The black strips should have some clips going into holes in the door panel, and double-sided automotive moulding adhesive tape strips at top and bottom as well.

    You mention the rubber stripes along the sides of the car - are you referring to the black strips at the bottom of the doors (which you allude to trying to glue back on - they can’t be removed without exposing holes in the door panel) or are you referring to the vinyl adhesive tape strip just below the door windows? Those can be removed with a lot of effort - there’s a thread on here somewhere about it.

    Good project!
  • Seats:

    Yeah, as above. I've swapped seats before for some reason that I forget now. Grease on one maybe. I usually set up an outdoor plastic table next to the car with a clean blanket over it. Then tilt/close the seat up several turns of the side wheel, to make it easier to lift out without catching on anything. Remove the four nuts/bolts and lift it out. Then I lay it on it's SIDE first on the blanket, with the runners facing out towards me (so no grease ever gets on the blanket because it ALWAYS then gets on the seat cloth, grrr). Unwind it as far as it will go (like you're lying it down to sleep in the car). Then flip it over so the back of the seat and slide rail are pointing to the sky.

    Sometimes if I'm working on just ONE seat I'll only wind it out to 90 degrees, and put the runners to the sky and headrest off the table to the ground. But I always find the seats are.. 'off-balance' and want to fall off the table. So if you do it that way, beware it doesn't fall off into the dirt. (You have to stand against the back of the seat while you work, to stop it toppling off the table.)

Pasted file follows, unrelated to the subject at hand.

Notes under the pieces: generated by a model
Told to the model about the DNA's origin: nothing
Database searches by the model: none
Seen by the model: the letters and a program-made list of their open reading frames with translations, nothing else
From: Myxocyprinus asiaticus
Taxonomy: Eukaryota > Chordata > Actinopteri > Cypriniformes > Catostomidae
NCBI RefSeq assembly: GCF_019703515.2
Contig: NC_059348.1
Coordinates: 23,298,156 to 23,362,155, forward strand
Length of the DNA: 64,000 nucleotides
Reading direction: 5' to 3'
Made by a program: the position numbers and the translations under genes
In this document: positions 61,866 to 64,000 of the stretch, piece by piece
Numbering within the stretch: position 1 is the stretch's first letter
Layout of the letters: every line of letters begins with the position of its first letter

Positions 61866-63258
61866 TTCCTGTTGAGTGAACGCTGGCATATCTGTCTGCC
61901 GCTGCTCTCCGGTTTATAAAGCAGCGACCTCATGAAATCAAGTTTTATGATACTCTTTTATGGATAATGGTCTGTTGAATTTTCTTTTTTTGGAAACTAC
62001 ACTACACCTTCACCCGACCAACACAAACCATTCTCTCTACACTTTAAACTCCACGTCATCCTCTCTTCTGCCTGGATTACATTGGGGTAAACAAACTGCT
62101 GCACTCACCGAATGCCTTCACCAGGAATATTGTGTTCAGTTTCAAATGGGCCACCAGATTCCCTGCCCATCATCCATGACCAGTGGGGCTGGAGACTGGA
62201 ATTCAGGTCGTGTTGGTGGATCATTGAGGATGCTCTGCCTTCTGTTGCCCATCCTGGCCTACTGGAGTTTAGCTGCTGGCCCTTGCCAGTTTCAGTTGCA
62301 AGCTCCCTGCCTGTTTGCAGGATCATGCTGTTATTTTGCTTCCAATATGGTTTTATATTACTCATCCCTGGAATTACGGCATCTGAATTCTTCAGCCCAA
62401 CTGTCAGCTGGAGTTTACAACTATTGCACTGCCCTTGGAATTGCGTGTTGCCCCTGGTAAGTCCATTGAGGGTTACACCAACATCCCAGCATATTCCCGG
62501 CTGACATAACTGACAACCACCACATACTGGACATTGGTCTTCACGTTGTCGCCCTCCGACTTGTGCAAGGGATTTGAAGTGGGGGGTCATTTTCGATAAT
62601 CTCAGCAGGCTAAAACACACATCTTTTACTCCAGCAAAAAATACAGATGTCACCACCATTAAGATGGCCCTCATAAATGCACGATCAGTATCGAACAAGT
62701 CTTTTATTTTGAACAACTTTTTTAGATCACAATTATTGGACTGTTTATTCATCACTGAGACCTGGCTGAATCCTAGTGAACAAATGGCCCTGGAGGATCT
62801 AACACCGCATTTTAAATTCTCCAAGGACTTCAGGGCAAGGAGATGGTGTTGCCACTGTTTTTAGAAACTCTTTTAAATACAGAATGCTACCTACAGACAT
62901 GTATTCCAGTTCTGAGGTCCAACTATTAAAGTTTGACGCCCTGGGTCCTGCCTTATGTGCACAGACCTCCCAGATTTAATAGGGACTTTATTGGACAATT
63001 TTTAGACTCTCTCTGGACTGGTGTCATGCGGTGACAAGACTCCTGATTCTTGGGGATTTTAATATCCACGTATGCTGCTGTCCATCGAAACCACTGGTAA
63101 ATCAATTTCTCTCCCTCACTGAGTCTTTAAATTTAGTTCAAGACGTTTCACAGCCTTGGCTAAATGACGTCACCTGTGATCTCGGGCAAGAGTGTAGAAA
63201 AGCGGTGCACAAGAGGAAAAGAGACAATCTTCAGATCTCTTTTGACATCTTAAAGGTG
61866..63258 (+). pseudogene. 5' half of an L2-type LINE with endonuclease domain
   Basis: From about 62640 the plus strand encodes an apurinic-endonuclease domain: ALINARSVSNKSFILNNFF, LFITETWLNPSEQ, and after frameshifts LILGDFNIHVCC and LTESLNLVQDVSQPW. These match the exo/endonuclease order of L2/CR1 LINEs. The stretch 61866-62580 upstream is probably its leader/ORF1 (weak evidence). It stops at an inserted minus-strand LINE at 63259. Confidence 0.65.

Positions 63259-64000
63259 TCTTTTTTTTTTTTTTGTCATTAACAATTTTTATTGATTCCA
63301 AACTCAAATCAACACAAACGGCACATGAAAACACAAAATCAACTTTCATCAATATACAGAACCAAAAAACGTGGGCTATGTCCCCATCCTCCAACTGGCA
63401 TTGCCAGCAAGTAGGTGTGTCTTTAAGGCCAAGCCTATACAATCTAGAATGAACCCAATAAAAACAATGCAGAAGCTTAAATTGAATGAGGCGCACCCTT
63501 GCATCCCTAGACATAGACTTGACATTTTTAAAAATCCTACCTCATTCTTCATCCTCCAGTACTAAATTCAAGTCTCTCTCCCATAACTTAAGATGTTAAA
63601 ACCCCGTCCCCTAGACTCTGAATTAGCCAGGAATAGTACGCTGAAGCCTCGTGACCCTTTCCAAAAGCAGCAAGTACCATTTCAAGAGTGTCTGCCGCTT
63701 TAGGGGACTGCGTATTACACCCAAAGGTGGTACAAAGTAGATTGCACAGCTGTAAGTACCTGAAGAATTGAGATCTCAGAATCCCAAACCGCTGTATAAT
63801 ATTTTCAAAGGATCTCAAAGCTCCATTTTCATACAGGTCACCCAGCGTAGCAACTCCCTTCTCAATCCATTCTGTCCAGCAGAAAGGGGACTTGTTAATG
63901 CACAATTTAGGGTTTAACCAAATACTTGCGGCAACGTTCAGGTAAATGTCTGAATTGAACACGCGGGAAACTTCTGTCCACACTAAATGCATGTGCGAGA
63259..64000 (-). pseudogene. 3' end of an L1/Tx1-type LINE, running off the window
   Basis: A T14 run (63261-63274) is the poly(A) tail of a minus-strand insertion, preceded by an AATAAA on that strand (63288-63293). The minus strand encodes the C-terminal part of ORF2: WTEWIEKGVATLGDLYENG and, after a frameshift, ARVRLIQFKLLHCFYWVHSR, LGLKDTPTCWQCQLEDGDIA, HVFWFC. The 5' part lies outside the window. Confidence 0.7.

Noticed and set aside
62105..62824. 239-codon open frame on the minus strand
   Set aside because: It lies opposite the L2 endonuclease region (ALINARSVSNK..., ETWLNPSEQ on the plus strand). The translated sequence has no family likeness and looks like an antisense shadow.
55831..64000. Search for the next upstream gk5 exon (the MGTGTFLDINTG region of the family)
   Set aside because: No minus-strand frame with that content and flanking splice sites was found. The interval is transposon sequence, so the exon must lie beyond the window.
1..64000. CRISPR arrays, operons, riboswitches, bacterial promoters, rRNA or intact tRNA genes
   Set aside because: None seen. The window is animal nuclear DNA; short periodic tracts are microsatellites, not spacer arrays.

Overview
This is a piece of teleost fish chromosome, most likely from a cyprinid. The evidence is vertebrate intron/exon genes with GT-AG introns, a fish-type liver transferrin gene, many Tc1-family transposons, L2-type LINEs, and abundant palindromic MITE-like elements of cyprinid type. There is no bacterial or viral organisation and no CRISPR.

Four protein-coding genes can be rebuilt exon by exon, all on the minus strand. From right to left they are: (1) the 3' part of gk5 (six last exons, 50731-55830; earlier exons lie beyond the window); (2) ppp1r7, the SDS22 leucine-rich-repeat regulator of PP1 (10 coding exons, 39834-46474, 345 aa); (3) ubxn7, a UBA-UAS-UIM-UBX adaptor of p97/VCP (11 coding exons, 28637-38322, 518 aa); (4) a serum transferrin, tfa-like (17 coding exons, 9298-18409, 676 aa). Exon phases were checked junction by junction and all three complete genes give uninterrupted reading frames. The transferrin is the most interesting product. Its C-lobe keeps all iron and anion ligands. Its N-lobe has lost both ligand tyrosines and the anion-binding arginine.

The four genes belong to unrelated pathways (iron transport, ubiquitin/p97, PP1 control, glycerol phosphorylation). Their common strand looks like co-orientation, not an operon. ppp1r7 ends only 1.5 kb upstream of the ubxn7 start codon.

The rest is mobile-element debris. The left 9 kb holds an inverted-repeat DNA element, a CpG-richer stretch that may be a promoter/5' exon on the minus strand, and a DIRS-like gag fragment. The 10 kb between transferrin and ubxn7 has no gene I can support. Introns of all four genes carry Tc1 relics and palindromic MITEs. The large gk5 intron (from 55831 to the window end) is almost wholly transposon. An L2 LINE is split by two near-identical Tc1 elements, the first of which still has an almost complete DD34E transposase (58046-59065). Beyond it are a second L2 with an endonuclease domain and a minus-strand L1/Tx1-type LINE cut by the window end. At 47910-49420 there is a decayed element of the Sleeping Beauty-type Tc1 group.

Then slide out and swap each lower rail section so the mount holes line up with the car floor again.

    You'll probably think I'm just waffling, but I learned these steps after seats falling off tables, getting grease on the blanket which then got on my clothes which in turn got on the covers - all after being careful not to. Which then meant I had pull the covers off to degrease and wash them.

    But... Why are you swapping? A sunken seat?? The guy doing rego might get in the car, go to adjust the seat, see that they're swapped over, and have a sook. Maybe it will bother him, maybe it won't. So why not just fix the seat while it's out. A sunken seat is fixed in 30 minutes with parts from another - and is done with the seat in that same position on the table anyway. (You could just swap the seat wire pad.) You'll see how when you flip the first seat over, but it's only slightly more difficult to fix in-situ with parts.

    Basically:

    1. Use a piece of thin nylon rope to pull two opposing springs toward each other, to release some tension of a couple of seat grid wires.